Whoever denies these truths would be in a position of rejecting a truth of Catholic doctrine and would therefore no longer be in full communion with the Catholic Church.

There is no difference with respect to the full and irrevocable consent which must be given to teachings set forth as I. Divinely Revealed and II. Those Proposed as to be Definitively Held.
III. Authentic Ordinary Magisterium

Teachings presented as true, or at least as sure, even if they have not been defined with a solemn judgment or proposed as definitive by the ordinary and universal Magisterium, whether of the Pope or of the College of Bishops.

Religious submission of will and intellect.
Particular note should be paid to the "Assent Required" of the above categories. No claim is made that we must "understand" before giving our assent. Understanding is not a requirement. Faith precedes understanding, faith seeks understanding...

In the words of St. Augustine, "I believe, in order to understand; and I understand, the better to believe." (CCC 158)

And we should not forget what Faith is:
Faith is the theological virtue by which we believe in God and believe all that he has said and revealed to us, and that Holy Church proposes for our belief, because he is truth itself. (CCC 1814)

May 7-SNAP Plans Candle Light Vigil at Cathedral

This from an email update I received...Apparently some have too much time on their hands:
PLEASE JOIN SNAP (Survivors Network of Those Abused by Priests) at a Candle Light Service to honor those who died as a result of clergy abuse and to show support for their families and friends.

Date & Time - Sunday, May 7th, 2006 at 7:00 p.m.

Place - In front of the New Cathedral

Please bring family, friends and anyone who would like to remember these true martyrs of the church. For more information, please call Barb at 314-862-xxxx or Mary Ellen at 314-962-xxxx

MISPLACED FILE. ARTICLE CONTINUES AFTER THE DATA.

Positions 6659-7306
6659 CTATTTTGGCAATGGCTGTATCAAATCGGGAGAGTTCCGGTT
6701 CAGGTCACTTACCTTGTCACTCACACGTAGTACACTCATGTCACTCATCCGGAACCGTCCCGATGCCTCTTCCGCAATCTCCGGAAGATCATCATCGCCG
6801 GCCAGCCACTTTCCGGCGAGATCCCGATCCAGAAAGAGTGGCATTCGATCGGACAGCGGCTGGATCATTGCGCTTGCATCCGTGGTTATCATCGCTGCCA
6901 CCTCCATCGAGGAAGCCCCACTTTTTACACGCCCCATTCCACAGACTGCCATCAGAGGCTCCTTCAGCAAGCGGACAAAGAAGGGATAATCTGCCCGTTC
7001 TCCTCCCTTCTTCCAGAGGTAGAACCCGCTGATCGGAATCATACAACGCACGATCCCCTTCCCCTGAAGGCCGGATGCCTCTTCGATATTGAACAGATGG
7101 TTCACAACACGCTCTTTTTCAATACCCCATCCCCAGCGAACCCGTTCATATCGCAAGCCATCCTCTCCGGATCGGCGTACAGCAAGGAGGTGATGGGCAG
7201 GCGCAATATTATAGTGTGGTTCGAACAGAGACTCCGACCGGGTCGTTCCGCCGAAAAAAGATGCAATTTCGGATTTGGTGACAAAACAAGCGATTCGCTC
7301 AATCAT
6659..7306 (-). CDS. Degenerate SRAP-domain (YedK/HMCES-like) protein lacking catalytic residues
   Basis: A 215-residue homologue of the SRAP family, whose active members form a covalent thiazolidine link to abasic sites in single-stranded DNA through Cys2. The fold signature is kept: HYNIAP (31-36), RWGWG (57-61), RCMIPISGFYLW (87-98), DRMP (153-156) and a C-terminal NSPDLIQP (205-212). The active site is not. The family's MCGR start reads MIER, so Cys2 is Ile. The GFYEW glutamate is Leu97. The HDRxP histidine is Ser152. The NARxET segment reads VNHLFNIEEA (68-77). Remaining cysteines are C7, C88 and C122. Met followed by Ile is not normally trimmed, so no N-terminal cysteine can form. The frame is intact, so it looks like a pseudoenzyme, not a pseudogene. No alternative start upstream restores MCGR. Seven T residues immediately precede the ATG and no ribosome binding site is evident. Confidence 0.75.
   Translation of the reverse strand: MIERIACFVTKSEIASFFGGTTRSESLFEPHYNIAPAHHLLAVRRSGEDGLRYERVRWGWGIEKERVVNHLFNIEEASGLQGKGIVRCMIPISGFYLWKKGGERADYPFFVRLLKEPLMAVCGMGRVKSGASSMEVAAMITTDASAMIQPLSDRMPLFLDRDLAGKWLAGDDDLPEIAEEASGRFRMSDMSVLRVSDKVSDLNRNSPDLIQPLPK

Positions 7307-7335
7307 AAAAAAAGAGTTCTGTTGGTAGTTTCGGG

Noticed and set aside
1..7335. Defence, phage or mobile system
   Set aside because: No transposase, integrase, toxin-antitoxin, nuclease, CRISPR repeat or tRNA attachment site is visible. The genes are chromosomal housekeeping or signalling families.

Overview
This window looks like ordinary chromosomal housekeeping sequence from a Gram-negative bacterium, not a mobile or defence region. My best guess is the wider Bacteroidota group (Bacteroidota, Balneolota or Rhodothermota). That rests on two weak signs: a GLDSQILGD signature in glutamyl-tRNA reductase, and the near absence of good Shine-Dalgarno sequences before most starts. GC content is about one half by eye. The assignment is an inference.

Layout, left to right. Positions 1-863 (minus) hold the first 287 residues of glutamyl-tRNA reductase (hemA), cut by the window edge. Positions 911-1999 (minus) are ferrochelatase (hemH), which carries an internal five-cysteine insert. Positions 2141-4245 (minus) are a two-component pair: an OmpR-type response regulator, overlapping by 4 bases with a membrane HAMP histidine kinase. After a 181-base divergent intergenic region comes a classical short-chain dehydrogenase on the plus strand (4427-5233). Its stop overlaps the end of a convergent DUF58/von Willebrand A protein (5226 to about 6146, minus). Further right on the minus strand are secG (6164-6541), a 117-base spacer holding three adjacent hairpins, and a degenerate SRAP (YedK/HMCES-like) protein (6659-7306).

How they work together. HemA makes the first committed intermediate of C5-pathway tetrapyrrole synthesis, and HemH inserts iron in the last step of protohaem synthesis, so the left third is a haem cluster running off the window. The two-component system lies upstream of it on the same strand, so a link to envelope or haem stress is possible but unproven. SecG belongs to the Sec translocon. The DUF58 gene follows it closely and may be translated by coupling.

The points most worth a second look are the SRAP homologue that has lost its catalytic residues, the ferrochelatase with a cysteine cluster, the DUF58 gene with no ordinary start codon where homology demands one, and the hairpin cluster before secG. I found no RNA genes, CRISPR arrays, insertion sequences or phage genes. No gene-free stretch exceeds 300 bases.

Those who died as a result of abuse??? True martyrs of the [C]hurch???

I would think time spent in prayer and conversation with our Lord in the Blessed Sacrament would be more beneficial.

Why Latin?

Note: This was written prior to the changes which occurred after the Second Vatican Council...

"Each heard them speaking in his own tongue." Acts, 2:6.

A customer once asked a druggist why doctors write their prescriptions in Latin and not in English. The druggist told him because Latin is more exact and definite than English. He explained that Latin is a dead language, which means that it does not change, as English so often does during one short generation.

The druggist showed his questioner that a large number of drugs are obtained from flowers and herbs. He even showed the man his pharm­acopaeia, the official and standard book which describes drugs, chemicals, and medicines. He pointed out many scientific names - all in Latin. In fact, two thirds of all drugs have no English name at all. They have a name only in Latin and hence could not possibly be written in English.

The man who mixes medicines gave another reason: "Suppose a doctor did write out in the vernacular a prescription, and his patient was unedu­cated. Suppose the patient lost the prescription, but thought he remembered what it said. And then suppose, for example, the doctor had ordered iodine of potassium, but the patient thought it was cyanide of potassium. A sick person could take ten grains of the first and it would not kill him. But one grain of the second drug will make him a corpse."

The man behind the counter gave another reason: "Latin is a language used by scientific men all over the world, especially in medicine and drugs. No other language is used. You can get a Latin prescription filled in any real drug store in the world."